WHO chief Europe Kluge calls for bigger vaccination campaign
Millions of people in Europe and around the world are grappling with the consequences of COVID-19. Over four million people have lost their lives, many businesses have gone bankrupt and, of course, this has taken a heavy toll on mental health, which was also the theme of the summit held in Athens by the World Health Organization and the Greek Ministry of Health.
To discuss this and the pandemic in general, Euronews spoke to the WHO Regional Director for Europe, Hans Kluge.
We begin with the recent development of the investigations of the international delegation in China regarding the origins of the virus. On the one hand, we recently had the head of the organization who said that it was perhaps a little premature to rule out a leak, a laboratory leak. And on the other hand, China has rejected the plan proposed by the WHO for a second phase of investigation.
Do you have any clues to suggest that there has been a lab leak? And what are you going to do from now on?
“I think this is a question for Dr Tedros of the WHO in Geneva, as I am the WHO Regional Director for Europe, which encompasses the 53 European Member States, and China does not. So I was not aware of the mission. So the information I have is the same as what our CEO is hearing, that all options are on the table and should be explored. It should be remembered that at the time of the investigations into the origin of MERS or the SARS 1 virus, it took between one and two and a half years to establish a link between the virus and the intermediate host. ‘such an investigation takes a little time.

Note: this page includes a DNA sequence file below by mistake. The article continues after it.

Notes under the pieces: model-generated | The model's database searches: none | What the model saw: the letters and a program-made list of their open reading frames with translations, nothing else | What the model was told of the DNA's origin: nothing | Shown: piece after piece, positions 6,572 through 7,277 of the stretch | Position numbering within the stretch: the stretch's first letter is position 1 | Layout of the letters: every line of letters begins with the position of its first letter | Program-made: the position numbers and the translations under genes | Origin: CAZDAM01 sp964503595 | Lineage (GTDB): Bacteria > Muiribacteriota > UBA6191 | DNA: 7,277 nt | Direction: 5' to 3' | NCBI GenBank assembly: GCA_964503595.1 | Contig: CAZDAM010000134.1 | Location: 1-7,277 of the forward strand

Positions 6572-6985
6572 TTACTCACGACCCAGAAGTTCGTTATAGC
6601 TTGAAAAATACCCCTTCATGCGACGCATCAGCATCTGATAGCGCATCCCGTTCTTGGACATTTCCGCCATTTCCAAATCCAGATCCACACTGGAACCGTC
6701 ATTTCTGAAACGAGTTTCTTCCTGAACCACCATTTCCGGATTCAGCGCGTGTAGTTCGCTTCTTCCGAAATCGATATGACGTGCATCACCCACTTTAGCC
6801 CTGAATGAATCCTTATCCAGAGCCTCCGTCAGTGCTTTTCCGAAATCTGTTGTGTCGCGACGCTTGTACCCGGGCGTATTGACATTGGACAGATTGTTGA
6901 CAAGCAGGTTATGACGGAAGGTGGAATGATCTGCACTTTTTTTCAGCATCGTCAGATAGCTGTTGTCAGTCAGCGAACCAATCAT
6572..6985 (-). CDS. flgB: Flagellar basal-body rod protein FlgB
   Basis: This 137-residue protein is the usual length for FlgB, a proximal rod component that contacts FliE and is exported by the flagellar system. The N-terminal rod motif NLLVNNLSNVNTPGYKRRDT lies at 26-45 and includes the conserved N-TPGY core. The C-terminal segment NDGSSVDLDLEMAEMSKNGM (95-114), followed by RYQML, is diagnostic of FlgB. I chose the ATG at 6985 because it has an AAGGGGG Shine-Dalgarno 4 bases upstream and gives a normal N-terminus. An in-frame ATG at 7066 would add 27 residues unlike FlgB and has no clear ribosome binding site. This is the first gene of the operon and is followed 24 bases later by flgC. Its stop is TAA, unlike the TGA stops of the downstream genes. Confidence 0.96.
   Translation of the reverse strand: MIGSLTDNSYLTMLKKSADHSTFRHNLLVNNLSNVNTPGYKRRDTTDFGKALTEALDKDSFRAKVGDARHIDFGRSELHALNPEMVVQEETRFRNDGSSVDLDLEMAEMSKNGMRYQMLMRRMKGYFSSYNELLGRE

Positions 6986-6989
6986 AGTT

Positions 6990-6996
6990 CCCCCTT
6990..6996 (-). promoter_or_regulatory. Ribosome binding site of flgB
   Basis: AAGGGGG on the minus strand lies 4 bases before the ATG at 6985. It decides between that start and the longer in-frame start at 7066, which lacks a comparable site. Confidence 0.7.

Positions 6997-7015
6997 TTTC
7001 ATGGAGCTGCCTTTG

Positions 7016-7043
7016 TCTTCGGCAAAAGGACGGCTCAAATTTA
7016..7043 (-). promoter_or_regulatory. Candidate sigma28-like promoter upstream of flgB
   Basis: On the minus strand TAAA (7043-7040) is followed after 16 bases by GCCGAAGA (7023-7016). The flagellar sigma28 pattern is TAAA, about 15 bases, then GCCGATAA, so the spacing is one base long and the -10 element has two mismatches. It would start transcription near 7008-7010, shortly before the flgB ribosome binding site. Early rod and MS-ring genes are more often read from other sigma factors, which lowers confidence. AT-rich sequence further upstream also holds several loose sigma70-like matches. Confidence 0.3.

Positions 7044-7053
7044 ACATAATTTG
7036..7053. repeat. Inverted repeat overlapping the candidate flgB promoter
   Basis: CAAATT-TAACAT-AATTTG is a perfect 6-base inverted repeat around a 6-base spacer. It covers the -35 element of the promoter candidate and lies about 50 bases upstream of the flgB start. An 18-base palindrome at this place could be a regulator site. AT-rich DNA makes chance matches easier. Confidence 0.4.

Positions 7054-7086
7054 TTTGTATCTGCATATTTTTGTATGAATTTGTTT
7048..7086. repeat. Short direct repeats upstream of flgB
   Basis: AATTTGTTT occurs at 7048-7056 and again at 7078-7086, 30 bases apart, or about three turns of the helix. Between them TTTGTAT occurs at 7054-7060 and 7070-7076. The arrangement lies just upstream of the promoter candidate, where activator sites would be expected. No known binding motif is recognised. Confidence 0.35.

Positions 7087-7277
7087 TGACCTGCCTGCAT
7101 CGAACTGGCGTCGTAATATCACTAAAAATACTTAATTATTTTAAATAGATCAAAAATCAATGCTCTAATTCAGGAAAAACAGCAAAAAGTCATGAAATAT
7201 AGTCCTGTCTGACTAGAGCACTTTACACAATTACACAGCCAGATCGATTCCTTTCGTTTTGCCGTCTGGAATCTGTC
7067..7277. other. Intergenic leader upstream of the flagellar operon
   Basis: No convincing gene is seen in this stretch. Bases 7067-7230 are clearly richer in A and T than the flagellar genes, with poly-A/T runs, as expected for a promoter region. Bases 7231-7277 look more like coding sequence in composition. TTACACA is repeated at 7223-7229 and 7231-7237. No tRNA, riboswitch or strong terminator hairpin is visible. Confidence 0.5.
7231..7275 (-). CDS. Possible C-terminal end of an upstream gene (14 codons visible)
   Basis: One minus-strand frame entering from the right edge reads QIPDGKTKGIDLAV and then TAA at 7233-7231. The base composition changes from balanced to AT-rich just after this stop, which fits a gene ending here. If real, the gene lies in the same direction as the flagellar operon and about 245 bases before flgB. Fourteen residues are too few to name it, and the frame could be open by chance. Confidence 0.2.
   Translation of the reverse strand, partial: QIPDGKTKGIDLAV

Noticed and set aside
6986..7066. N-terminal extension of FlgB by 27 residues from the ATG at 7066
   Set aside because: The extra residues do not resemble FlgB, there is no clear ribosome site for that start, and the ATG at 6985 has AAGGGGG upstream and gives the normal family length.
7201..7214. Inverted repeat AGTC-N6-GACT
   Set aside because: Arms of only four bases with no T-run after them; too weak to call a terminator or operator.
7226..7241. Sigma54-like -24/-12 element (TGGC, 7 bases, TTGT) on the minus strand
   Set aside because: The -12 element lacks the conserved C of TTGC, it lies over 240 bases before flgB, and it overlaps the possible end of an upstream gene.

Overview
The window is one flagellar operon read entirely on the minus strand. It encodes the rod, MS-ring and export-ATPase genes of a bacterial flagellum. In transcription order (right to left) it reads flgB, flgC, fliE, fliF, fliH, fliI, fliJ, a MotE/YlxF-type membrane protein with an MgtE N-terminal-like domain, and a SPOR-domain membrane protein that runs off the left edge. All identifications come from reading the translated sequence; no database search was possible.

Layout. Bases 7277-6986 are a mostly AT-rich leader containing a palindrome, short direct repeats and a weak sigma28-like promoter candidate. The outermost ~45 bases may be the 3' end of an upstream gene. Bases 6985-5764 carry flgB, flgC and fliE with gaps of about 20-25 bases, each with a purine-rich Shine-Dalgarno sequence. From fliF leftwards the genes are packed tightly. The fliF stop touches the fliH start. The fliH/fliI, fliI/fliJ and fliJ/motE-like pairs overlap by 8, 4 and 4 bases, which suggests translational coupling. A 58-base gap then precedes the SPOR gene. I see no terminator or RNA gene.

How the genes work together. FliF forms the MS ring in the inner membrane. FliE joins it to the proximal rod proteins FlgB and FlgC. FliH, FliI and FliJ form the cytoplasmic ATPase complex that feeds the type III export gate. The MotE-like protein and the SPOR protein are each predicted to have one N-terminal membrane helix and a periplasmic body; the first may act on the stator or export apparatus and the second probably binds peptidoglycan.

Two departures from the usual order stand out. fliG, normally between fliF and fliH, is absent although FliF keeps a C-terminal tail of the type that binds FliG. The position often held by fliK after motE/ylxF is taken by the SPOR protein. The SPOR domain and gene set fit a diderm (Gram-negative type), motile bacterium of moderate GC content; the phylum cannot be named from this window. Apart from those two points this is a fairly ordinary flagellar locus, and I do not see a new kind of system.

As a WHO official, do you think this is going to be difficult?
“Well, I think that’s a question, honestly, for Dr Tedros in Geneva, because I’m responsible for the 53 European Member States of the WHO. China is not one of them. So I think it wouldn’t be fair for me to honestly comment on this as I don’t deal with China. But I see that Dr Tedros has appealed for experts to establish an expert group to advance the second phase of the investigations. And I think we should give this investigation some time to move forward. “
Vaccination in Europe is the way out of this pandemic. Are the figures satisfactory?
“The exit from the pandemic, I would say, is threefold. I call it the VIP approach. The ‘V’ of the variants. We need to study the variants very closely, in this case the Delta variant, which attacks people who are not or insufficiently vaccinated. The “I” of vaccination, we need to step up. The answer is therefore no, it is not yet sufficient. We have 26% coverage in the European region, then the “P” of people We must engage more with people, encourage them to be vaccinated, but also respect public health measures, in particular the wearing of masks when you cannot take a distance of a meter and a half. “
Where are you with compulsory vaccinations? It is a very hot debate at the moment in Europe.